Slate's Explainer: Why Do Airlines Go Broke?

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This week, both Delta and Northwest airlines sought bankruptcy protection. Slate senior editor Andy Bowers explains why it is that airlines seem to go bankrupt so often.


This is DAY TO DAY from NPR News. I'm Alex Chadwick.

The news this week that both Delta and Northwest Airlines declared bankruptcy was not unexpected. Bankruptcy almost seems basic to the airline industry. The list of carriers that are or have been in Chapter 11 includes United, US Airways, ATA, Continental and the late TWA, which actually filed three times before disappearing for good. The explainer team at the online magazine Slate wondered why airlines go bankrupt so often. Here with the answer is Slate's Andy Bowers.


Mainly because they can't compete with younger rivals. Airlines almost never went bankrupt in the old days, when the federal board controlled every aspect of the industry, including ticket prices and routes. But after deregulation in 1978, so-called legacy carriers began facing lean and hungry upstart competitors. The legacy airlines, such as United and Northwest, pay more to fly their planes than newcomers like JetBlue and Southwest. They tend to have more veteran employees who earn higher salaries and more retirees who get pension benefits. Their union contracts, based on years of negotiation, often include more curbs on how much each pilot or mechanic can be asked to work. Given these higher costs, the legacy carriers have more difficulty competing on ticket prices. A history of credit troubles also makes it more difficult for legacy carriers to guard against oil price hikes by locking in guaranteed contracts.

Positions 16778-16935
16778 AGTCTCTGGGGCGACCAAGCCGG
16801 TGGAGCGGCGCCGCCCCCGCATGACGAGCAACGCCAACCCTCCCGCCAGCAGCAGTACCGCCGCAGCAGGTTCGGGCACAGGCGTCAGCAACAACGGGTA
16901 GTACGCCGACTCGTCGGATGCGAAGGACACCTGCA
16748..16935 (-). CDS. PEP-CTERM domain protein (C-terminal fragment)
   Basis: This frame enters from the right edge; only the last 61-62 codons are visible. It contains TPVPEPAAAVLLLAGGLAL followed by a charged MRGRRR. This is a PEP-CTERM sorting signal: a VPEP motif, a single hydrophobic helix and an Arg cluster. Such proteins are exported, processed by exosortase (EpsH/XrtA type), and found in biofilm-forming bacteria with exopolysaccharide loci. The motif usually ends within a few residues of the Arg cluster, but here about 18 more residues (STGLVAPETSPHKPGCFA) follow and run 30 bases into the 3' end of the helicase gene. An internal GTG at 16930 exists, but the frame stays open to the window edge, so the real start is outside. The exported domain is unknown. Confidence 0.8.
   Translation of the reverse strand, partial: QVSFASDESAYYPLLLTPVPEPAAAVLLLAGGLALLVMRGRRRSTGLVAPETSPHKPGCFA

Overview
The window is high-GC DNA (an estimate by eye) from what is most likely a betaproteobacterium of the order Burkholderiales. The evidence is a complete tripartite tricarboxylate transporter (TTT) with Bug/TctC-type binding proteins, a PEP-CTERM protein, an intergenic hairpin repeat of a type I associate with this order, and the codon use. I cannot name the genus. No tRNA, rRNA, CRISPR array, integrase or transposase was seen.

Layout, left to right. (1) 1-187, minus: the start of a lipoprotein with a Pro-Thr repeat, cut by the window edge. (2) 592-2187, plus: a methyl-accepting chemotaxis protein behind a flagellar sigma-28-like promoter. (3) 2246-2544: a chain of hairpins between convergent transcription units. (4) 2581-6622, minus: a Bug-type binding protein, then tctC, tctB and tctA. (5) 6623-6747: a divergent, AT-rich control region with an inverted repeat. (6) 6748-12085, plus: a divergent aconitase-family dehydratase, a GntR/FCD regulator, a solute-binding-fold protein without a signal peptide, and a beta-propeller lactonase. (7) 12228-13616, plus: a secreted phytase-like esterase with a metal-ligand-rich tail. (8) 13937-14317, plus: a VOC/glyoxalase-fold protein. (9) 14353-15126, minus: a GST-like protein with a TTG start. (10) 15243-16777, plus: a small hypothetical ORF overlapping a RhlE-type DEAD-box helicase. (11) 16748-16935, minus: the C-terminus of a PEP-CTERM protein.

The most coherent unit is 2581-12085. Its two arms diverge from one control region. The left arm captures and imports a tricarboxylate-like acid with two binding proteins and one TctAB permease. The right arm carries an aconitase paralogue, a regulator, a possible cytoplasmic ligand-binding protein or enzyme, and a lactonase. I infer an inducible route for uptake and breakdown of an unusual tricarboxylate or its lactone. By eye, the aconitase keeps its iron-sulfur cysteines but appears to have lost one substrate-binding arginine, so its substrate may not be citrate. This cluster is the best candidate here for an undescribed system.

Airlines seem to go bankrupt more often than any other business, but you'll find a similar pattern in other deregulated industries, like telecommunications, and in commodity industries. After all, steel is steel, so a customers just look for the best price.

How does bankruptcy help an airline? For one thing, a bankruptcy judge can impose a new contract and new wage cuts on a union, approve the transfer of pension obligations to the federal government and agree to eliminate some debts altogether. That said, bankruptcy carries very high legal and other costs, and airlines do what they can to avoid it.

CHADWICK: Andy Bowers is a Slate senior editor, and that explainer was compiled by Daniel Engber.

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